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Building-material costs on the rise may dampen the new-home market

Rising demand from homebuyers eager to take advantage of record-low mortgage-interest rates, and supply problems because of the shutdown of manufacturing plants in recent years has caused the cost of building materials to rise.
BY MARY SHANKLIN Modified: December 28, 2012 at 2:32 pm •  Published: December 29, 2012
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Since then they have been creeping up; just this year, the median price has edged up from $221,700 in January to $237,700 in October.

Anirban Basu, chief economist of Associated Builders and Contractors, said he expects prices nationally to stabilize eventually, though the near-term effects of higher prices could dampen the recovery of the new-home market.

“I think it will slow the housing recovery, because new-home buyers are very price-conscious,” Basu said. “What builders might do is move their product to be more upscale; affluent buyers are more likely to spend 5 (percent) to 10 percent more to get what they want. Value-oriented buyers are more likely to purchase an existing home.”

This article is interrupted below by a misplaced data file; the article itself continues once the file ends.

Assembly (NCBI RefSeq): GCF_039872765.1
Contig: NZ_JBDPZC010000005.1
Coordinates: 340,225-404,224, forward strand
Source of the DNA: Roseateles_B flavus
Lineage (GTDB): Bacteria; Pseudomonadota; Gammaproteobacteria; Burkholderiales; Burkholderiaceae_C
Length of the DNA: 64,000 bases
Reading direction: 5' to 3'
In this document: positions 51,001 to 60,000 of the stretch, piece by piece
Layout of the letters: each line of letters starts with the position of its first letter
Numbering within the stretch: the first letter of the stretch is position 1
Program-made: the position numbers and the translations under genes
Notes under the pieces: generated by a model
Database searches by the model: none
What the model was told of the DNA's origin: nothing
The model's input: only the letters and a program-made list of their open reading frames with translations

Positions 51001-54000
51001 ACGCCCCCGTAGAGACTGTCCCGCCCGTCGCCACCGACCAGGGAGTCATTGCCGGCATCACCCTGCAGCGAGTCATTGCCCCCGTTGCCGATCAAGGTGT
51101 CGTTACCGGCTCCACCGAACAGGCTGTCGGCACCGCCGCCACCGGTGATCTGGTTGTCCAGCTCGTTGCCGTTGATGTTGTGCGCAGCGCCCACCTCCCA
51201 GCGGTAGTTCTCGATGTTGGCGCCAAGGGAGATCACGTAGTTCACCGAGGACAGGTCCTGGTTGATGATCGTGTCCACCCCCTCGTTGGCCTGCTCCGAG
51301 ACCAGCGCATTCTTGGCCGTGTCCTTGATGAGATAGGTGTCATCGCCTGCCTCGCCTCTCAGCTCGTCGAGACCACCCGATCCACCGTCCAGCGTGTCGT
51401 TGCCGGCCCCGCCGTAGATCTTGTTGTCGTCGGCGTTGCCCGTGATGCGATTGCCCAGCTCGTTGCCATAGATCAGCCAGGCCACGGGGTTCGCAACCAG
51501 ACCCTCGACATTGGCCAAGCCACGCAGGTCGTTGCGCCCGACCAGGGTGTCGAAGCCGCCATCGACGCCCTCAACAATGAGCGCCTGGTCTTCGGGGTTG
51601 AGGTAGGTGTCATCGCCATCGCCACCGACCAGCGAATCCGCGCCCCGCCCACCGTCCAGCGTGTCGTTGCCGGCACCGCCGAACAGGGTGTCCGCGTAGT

Greg Hardwick, president of Hardwick General Contracting Inc. in Maitland, Fla., said a lack of skilled labor also will affect the new-home market in 2013.

“The thing that may get us next year is the labor. There is a huge theme throughout the industry that not enough masons, drywallers and framers are available to meet demands,” Hardwick said. “We've lost a lot of that labor and those resources. They've gone to different industries, and now the demand is going back up.”

MCT Information Services